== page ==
Sen. Collins Sounds Alarms About Weakening U.S. Shipbuilding Industry

1/11/2012
By Eric Beidel

ARLINGTON, Va. - The current pace of Navy shipbuilding could weaken a fragile industrial base while the service's focus on smaller platforms such as the Littoral Combat Ship could undermine national security, says a Republican member of the Armed Services Committee.
Sen. Susan Collins, of Maine, told the Surface Navy Association's annual symposium Jan. 11 that she is concerned about a decline in the Navy's surface combatant fleet.
“At its worst, the cruiser-destroyer force will be . . . 25 percent below the required number, making this shortfall the largest and longest shortfall of any class of ships. If this administration is committed to maintaining high-end combat capability, this shortfall must be significantly mitigated, or better yet, eliminated in the future plans.”
She questioned whether building an average of one-and-a-half destroyers per year would be enough to preserve the skills and jobs at shipyards such as Bath Iron Works in her state of Maine. That procurement rate also could fail to stimulate competition between shipyards, she said.
“Our fleet begins in our nation's public and private shipyards,” Collins said. “If we lose the skills at our shipyards or if they begin to atrophy because of insufficient work, there is no guarantee that we can reestablish them quickly enough when they are needed the most.”
Navy officials years ago set a goal of having a 313-ship fleet. The numbers of ships in each class have been shuffled since then. One revised benchmark of having 94 large surface combatants recognizes the growing need for ships able to perform a variety of missions such as ballistic missile defense, open ocean anti-submarine warfare and strike warfare, Collins said.
“The longer Congress has to wait for a plan to address the gap, the more questions will be asked about validity of the 94 ship requirement,” she said. “If 94 ships is the minimum, how many ships do we have to be short of that goal before someone in the Navy or at the Pentagon sounds the alarm that the risk for our country’s security has reached a red line?”
She added: “Building a large number of ships is necessary, but building a large number of ships with limited combat capability at the expense of increasing the number of ships with higher capability could well be a  Pyrrhic victory.”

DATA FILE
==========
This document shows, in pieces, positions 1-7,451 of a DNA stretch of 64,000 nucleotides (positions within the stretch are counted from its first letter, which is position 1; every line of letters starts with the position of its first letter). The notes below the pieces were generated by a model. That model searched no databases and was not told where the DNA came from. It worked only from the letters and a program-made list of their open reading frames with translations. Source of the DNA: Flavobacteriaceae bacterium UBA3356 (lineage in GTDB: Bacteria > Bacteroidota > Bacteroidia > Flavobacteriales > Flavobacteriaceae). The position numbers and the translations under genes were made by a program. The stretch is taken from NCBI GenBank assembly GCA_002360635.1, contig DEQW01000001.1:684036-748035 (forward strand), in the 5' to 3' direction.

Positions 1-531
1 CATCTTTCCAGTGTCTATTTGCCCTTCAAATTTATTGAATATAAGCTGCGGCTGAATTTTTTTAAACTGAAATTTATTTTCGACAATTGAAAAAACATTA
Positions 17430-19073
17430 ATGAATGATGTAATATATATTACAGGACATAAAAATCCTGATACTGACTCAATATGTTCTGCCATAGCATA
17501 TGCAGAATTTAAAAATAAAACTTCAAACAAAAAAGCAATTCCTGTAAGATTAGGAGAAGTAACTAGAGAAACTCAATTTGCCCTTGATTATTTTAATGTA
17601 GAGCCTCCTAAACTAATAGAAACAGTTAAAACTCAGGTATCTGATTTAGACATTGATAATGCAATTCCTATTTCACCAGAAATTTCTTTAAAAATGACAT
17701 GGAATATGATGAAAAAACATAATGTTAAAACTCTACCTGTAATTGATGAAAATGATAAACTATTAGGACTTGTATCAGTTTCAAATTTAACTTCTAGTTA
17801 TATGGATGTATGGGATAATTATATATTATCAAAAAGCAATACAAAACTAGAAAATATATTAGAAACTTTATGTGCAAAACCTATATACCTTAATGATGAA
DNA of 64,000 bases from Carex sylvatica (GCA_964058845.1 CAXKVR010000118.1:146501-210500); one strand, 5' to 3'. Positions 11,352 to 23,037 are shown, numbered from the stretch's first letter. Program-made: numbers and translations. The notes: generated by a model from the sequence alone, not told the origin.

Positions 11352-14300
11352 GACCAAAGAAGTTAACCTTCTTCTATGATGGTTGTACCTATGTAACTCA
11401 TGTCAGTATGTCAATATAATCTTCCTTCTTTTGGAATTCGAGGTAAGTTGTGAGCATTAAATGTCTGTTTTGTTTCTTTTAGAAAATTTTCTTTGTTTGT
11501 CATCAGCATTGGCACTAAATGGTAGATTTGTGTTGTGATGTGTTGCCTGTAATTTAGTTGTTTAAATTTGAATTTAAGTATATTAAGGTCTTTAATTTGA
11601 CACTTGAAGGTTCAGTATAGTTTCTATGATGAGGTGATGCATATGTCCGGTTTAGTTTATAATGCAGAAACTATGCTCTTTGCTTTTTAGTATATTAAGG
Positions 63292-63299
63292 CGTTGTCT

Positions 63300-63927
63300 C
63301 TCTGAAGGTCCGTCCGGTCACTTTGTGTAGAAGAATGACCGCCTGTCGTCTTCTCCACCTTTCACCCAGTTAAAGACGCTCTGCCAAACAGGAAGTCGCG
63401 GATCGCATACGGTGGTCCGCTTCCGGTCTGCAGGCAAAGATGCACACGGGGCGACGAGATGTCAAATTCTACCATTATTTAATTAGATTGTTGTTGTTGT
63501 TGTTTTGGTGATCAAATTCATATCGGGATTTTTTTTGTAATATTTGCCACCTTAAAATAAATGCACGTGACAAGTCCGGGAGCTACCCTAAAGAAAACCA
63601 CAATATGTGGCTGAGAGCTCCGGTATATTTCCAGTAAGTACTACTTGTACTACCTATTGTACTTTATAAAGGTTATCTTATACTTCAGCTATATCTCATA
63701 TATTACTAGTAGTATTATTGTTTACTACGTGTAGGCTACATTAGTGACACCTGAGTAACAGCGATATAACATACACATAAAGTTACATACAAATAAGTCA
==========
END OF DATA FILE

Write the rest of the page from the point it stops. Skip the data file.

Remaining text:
During a keynote address Jan. 10 at the symposium Chief of Naval Operations Adm. Jonathan Greenert said that the service this spring will begin a force structure assessment that takes into account the defense strategy unveiled by President Obama last week. The study will take stock of the Navy's ship inventory, now and into the future.
“In the near term, I'm very comfortable,” Greenert said. “But what do we need in the future? What does our shipbuilding plan say?”
The admiral acknowledged that the service needed to do a better job working with industry to deliver ships to the fleet. About 15 percent of the ships are late, he said.
Delays in shipbuilding and other areas of procurement are confounded by what Collins described a s a toxic partisan environment in Congress that is only getting worse. Lawmakers continue to bicker over every issue, holding hard lines on the left and right when it comes to budgetary matters.
“When we don't do our work on time, it delays new starts, it makes contracts more expensive and it throws a monkey-wrench into the entire procurement process,” Collins said.
The National Defense Authorization Act and the Defense Appropriations Bill funded shipbuilding programs to 99 percent of the president's budget request, she said. That should help reverse the trend of the 2000s when ship builds averaged a “meager six new starts per year,” she said.
Based on a Navy projection, the service should average 11 new ship construction starts over the next four years.

Topics: Defense Department, DOD Budget, Shipbuilding

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